About This Item

Share This Item

The AAPG/Datapages Combined Publications Database

AAPG Bulletin


Volume: 65 (1981)

Issue: 5. (May)

First Page: 959

Last Page: 959

Title: Shelf-Slope Boundary at Active Subduction Zones: ABSTRACT

Author(s): George W. Moore

Article Type: Meeting abstract


About 30 subduction-zone segments are identified worldwide by intermediate-focus earthquakes, calc-alkalic volcanic arcs, and lines of rapid mountain uplift. The total length of these active convergent plate boundaries is approximately 58,000 km. Of this length, 46% is of the Japan type, where the upper plate is relatively stable horizontally, 30% is of the Andes type, where the upper plate actively overrides the trench, and 24% is of the Himalaya type, where continental plates or microplates collide with continents.

Subduction zones of both the Japan and Andes types are marked by basement highs at the shelf break. Uplift of the crust and upper mantle at the edge of the upper plate causes these highs when a relatively low-density prism of accreted trench sediment is emplaced below. The accretionary prism usually forms within 5 m.y. after a new subduction zone is established, during the time that the megathrust at its sea-floor outcrop is evolving from an initial dip of 30 to 45° to a steady-state dip of about 10°. Except during this relatively brief initial period of accretion, trench sediment at subduction zones normally is carried deeply into the lithosphere.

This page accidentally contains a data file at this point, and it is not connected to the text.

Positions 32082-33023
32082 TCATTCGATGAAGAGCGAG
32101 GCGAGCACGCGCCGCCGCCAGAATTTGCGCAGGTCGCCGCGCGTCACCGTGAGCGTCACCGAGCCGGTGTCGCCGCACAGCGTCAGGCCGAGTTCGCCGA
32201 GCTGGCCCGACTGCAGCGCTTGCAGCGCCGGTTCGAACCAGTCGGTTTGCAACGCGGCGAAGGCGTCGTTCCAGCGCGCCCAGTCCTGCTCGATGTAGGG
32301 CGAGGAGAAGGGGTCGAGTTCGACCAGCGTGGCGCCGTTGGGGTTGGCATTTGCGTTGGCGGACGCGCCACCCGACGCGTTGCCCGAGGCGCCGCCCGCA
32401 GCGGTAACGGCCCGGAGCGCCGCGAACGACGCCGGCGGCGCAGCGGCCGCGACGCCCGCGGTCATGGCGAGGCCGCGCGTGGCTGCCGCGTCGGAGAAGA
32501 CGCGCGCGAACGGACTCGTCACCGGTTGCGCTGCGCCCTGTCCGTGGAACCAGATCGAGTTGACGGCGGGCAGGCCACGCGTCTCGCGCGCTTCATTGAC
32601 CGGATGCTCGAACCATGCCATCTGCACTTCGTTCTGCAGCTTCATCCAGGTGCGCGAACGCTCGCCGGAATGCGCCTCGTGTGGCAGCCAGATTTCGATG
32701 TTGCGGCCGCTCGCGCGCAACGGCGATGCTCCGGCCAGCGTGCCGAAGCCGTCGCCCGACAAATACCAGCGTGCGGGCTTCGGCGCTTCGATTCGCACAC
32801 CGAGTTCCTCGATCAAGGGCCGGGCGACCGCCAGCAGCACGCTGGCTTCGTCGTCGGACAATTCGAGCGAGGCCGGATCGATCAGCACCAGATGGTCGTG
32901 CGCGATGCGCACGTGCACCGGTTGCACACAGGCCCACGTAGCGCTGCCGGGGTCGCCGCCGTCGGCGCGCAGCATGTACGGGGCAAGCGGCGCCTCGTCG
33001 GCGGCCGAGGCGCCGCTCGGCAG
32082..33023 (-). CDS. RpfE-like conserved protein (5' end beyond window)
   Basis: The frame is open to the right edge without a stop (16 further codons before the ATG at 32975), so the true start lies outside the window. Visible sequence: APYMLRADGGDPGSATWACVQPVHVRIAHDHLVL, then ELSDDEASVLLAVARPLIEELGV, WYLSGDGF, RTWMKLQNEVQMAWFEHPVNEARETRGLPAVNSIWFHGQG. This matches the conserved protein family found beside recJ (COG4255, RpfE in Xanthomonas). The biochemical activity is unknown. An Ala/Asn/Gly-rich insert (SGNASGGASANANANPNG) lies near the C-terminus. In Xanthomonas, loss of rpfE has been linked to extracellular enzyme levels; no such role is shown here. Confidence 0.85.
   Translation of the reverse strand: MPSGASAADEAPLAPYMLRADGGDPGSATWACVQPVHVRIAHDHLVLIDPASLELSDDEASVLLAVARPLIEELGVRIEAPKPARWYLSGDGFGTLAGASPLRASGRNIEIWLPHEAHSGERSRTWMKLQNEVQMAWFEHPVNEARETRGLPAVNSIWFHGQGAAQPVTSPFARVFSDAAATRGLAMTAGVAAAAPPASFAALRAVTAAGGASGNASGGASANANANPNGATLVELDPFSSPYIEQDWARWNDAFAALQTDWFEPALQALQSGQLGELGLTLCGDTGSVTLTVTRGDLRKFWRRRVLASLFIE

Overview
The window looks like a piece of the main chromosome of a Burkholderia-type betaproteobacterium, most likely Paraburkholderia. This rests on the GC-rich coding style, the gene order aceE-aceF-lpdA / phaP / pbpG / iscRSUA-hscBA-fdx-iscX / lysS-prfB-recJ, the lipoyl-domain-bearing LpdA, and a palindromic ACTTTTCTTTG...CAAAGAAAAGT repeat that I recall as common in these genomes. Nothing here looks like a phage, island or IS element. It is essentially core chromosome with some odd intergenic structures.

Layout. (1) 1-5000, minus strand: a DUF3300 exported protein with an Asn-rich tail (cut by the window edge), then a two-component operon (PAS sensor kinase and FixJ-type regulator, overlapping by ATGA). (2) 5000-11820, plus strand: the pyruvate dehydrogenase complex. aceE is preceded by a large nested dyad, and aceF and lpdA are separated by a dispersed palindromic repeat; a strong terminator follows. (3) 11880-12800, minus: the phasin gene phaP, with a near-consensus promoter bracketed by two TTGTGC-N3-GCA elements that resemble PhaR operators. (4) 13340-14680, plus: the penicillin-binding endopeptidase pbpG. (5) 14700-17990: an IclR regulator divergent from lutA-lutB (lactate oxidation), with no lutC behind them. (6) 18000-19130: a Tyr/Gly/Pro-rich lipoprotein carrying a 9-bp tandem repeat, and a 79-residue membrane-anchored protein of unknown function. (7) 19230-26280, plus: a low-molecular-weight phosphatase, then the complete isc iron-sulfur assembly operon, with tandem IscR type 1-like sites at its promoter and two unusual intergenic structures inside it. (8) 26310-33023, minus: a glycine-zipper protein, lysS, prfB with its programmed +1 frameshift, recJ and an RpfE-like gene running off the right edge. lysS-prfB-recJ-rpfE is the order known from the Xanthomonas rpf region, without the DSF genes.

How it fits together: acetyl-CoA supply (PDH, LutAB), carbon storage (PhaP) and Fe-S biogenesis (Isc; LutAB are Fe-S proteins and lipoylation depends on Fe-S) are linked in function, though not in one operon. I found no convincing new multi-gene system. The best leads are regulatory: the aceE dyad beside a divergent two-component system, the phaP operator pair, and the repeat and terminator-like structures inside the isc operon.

Elongate sedimentary basins form on both sides of the shelf-break uplift, but compression generally removes the fluids from sediment on the lower trench slope before thermal maturation of oil precursors can occur. Elsewhere at the active margin, although the low geothermal gradient caused by subduction of cold oceanic crust delays hydrocarbon maturation, it can resume after continental collision or after subduction-zone realignment.

End_of_Article - Last_Page 959------------

Copyright 1997 American Association of Petroleum Geologists